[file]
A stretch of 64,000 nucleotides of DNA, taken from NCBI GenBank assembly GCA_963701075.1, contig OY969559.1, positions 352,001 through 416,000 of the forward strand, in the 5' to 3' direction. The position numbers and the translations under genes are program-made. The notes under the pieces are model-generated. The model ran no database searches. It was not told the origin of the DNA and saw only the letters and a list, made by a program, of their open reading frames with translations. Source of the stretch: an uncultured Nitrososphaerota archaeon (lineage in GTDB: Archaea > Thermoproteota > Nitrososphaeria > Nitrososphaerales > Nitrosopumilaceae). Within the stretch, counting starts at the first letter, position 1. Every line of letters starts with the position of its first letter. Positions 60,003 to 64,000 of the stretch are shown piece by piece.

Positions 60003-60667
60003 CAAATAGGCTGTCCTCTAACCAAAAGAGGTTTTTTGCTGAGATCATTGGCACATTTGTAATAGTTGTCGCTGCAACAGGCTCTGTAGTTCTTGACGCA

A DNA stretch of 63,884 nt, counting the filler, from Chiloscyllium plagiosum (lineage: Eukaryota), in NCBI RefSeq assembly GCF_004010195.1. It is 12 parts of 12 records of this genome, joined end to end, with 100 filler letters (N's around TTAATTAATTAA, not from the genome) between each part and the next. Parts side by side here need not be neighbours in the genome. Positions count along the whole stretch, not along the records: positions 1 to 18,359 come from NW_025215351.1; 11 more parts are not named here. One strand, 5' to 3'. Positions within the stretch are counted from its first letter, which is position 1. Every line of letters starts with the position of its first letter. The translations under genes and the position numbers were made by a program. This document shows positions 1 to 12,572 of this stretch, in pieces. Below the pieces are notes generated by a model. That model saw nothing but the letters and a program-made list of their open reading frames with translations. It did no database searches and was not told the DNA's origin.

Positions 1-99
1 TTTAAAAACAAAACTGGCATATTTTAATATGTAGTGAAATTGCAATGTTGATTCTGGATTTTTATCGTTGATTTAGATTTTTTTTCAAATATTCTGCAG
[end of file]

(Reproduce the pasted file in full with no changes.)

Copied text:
A stretch of 64,000 nucleotides of DNA, taken from NCBI GenBank assembly GCA_963701075.1, contig OY969559.1, positions 352,001 through 416,000 of the forward strand, in the 5' to 3' direction. The position numbers and the translations under genes are program-made. The notes under the pieces are model-generated. The model ran no database searches. It was not told the origin of the DNA and saw only the letters and a list, made by a program, of their open reading frames with translations. Source of the stretch: an uncultured Nitrososphaerota archaeon (lineage in GTDB: Archaea > Thermoproteota > Nitrososphaeria > Nitrososphaerales > Nitrosopumilaceae). Within the stretch, counting starts at the first letter, position 1. Every line of letters starts with the position of its first letter. Positions 60,003 to 64,000 of the stretch are shown piece by piece.

Positions 60003-60667
60003 CAAATAGGCTGTCCTCTAACCAAAAGAGGTTTTTTGCTGAGATCATTGGCACATTTGTAATAGTTGTCGCTGCAACAGGCTCTGTAGTTCTTGACGCA

A DNA stretch of 63,884 nt, counting the filler, from Chiloscyllium plagiosum (lineage: Eukaryota), in NCBI RefSeq assembly GCF_004010195.1. It is 12 parts of 12 records of this genome, joined end to end, with 100 filler letters (N's around TTAATTAATTAA, not from the genome) between each part and the next. Parts side by side here need not be neighbours in the genome. Positions count along the whole stretch, not along the records: positions 1 to 18,359 come from NW_025215351.1; 11 more parts are not named here. One strand, 5' to 3'. Positions within the stretch are counted from its first letter, which is position 1. Every line of letters starts with the position of its first letter. The translations under genes and the position numbers were made by a program. This document shows positions 1 to 12,572 of this stretch, in pieces. Below the pieces are notes generated by a model. That model saw nothing but the letters and a program-made list of their open reading frames with translations. It did no database searches and was not told the DNA's origin.

Positions 1-99
1 TTTAAAAACAAAACTGGCATATTTTAATATGTAGTGAAATTGCAATGTTGATTCTGGATTTTTATCGTTGATTTAGATTTTTTTTCAAATATTCTGCAG